Doc. no.: P2174R1
Date: 2022-4-15
Audience: EWG
Reply-to: Zhihao Yuan <zy at miator dot net>

Compound Literals

This paper proposes standardizing an existing practice, namely compound literals, available in GCC, Clang, and EDG for C++ language modes. It gives code that uses the C compound literals equivalent semantics in C++.


Allow forming anonymous arrays with an intuitive syntax

The author found that APIs that take references to arrays are not uncommon.

template<class charT, std::integral T>
void update_catalog(T const (&ident)[4], charT const *path);

More specifically, it is sometimes used as a replacement to std::initializer_list<T>, but with a static bound.

Usually, you can call APIs like this with a simple braced initializer.

update_catalog({3, 6, 0, 999}, "/some/path");

But in some cases, you may have to designate an element type to the array. The following code doesn’t compile.

// error: deduced conflicting types for parameter 'T'
update_catalog({3, 6, 0, BIG_LIT}, "/some/path");

Nor does

// [unintelligible error message to express "no such grammar"]
update_catalog(unsigned []{3, 6, 0, BIG_LIT}, "/some/path");

But since it’s just a grammar issue, an intuiative fix would be – see if I can group the tokens:

update_catalog((unsigned []){3, 6, 0, BIG_LIT}, "/some/path");

And you got compound literals, currently supported in GCC, Clang, and EDG-based compilers such as NVCC and Intel. It enables us to form anonymous arrays quite easily – a lot easier than a workaround,

update_catalog(std::type_identity_t<unsigned[]>{3, 6, 0, BIG_LIT}, "/some/path");

albeit with differences in semantics, which will be discussed later.

Allow more C and C++ code to interoperate and ease migration

Macros that expand to compound literals are found often in C headers:

#define NN_VENDORID(x) ((nn_vendor_id_t){ 0x01, NN_VENDORID_MINOR##x })

Sometimes they come with designated initializers as well. Libraries with a C heritage tend to benefit more and more from the two features at the same time in design:

VkResult result = vkCreateInstance(
        .pApplicationInfo =
                .pApplicationName = "Hello World",
                .applicationVersion = VK_MAKE_VERSION(0, 1, 0),
                .pEngineName = "No Engine",
                .apiVersion = VK_API_VERSION_1_2
    NULL, &instance);

Since adopting C++20 designated initializers, we now have a certain level of support for the initializer macros. Adding C++ compound literals should be able to complete further the picture of sharing headers and make the code fluent when using those modern C libraries in C++.

Stop punishing C++ programmers with knowledge of C

From experts to ordinary users, many people believe that compound literals are a part of C++ because many C++ compilers, except MSVC, support the proposed syntax. We occasionally find open-source contributors reverting uses of compound literals in people’s code.

Wasting time isn’t the most harmful outcome of leaving the compound literals non-standard. The implementation divergencies between compilers can threaten the correctness of a program.

Recall that compound literals in C produce objects with scope lifetime. While in C++, if evaluating an expression gives you an anonymous object as the result, the object is destroyed at the end of the full-expression. The following chart shows the mess when implementations adopt compound literals as vendor-specific language extensions to C++.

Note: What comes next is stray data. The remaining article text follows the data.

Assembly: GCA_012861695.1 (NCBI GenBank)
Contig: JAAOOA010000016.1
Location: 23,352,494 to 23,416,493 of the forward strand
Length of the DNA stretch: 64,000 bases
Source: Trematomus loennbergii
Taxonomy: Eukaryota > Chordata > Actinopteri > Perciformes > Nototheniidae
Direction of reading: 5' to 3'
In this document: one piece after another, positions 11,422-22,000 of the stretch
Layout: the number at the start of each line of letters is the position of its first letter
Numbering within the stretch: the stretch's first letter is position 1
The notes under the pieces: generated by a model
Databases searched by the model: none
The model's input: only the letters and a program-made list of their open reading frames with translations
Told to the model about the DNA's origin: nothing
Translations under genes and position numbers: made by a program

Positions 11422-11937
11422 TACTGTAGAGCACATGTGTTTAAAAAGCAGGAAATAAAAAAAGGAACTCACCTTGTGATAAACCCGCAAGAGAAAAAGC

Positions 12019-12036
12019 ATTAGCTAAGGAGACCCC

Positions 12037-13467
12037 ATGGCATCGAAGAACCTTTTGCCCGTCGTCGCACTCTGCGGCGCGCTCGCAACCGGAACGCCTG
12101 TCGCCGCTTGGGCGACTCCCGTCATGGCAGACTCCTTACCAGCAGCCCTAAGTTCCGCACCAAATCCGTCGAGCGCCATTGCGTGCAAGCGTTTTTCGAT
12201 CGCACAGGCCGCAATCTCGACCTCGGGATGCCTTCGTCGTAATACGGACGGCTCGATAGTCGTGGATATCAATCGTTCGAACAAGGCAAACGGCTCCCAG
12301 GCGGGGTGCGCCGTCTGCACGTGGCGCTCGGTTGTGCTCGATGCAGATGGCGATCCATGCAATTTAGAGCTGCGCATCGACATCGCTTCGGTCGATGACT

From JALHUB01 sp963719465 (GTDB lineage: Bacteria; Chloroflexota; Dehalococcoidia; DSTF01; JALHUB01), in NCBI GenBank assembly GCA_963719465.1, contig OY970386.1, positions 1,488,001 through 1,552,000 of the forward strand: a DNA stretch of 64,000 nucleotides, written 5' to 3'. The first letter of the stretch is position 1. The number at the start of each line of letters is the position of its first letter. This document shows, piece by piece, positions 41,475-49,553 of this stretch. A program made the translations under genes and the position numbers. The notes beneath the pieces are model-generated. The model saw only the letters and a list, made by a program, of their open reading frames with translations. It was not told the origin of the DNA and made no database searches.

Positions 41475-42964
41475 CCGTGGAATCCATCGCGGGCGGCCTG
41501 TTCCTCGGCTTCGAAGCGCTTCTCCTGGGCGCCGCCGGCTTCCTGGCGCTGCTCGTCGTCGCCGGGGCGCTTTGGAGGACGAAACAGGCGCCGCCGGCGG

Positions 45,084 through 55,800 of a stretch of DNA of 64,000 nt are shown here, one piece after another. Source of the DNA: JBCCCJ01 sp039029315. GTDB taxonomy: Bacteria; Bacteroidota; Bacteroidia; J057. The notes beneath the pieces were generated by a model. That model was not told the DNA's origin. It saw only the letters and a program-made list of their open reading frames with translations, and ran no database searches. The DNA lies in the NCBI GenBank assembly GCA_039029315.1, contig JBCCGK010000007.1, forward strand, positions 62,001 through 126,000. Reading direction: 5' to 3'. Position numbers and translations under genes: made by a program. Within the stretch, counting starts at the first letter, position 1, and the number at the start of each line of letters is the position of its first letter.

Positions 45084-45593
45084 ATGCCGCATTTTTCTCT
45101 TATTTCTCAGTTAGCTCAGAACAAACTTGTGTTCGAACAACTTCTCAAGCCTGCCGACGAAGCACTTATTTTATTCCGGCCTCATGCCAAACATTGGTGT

Compiler Value category Can take address Type with dtor Type without dtor
GCC prvalue No Temporary object Possibly scope lifetime
Clang prvalue Only via array-to-pointer conversion Temporary object Scope lifetime
EDG lvalue in local scope, prvalue in namespace scope Yes Temporary object Scope lifetime

The C++ standard should give a clear answer to end this situation that can be learned from no book and prevent security risks from being introduced into the programs just because their authors learned more.

Design Decisions

This paper proposes closely matching C++ compound literals semantics with C’s by making them

Given the fact that a typedef followed by braced-init-list produces prvalue in C++,

using arr_t = double[];
auto&& x = arr_t{ 3, 4, 5 };  // double(&&)[3]

It may create some surprises if adding a pair of parentheses changes the expression’s value category.

using arr_t = double[];
auto&& x = (arr_t){ 3, 4, 5 }; // double(&)[3]

However, it’s not news in C, where casts create rvalues. It’s not news to the C++ committee, either, as braced initialization chose the different syntax to prevent assigning subtly different semantics to the C syntax.[1] Discussion of R0 of the paper in SG22 concluded that doing so can minimize the breakage among existing compilers and serve the target users sufficiently well.

With this decision, C++ users will be able to enjoy some new practices. For example, you can safely use buffer-returning APIs without naming a buffer.

char *ptr = strcat((char [100]){0}, "like this");


The wording is relative to N4910.

Extend the grammar:

  ( type-id ) cast-expression
  ( type-id ) braced-init-list

Insert a new paragraph after [expr.cast]/1:

The result of the expression (T) cast-expression is of type T. The result is an lvalue if T is an lvalue reference type or an rvalue reference to function type and an xvalue if T is an rvalue reference to object type; otherwise the result is a prvalue. [Note: […] — end note]

If an expression is of form ( type-id ) braced-init-list, let init be the braced-init-list and T be the type-id. T shall be a non-class type, a class type with a trivial destructor, or an array thereof. The expression introduces a variable with a unique name e

    T e init;

and is an lvalue that refers to e.


Thank Aaron Ballman, Charlie Barto, and JeanHeyd Meneide for providing valuable feedback that reshaped this paper.


  1. Stroustrup, Bjarne and Gabriel Dos Reis. N2215 Initializer lists (Rev. 3). ↩︎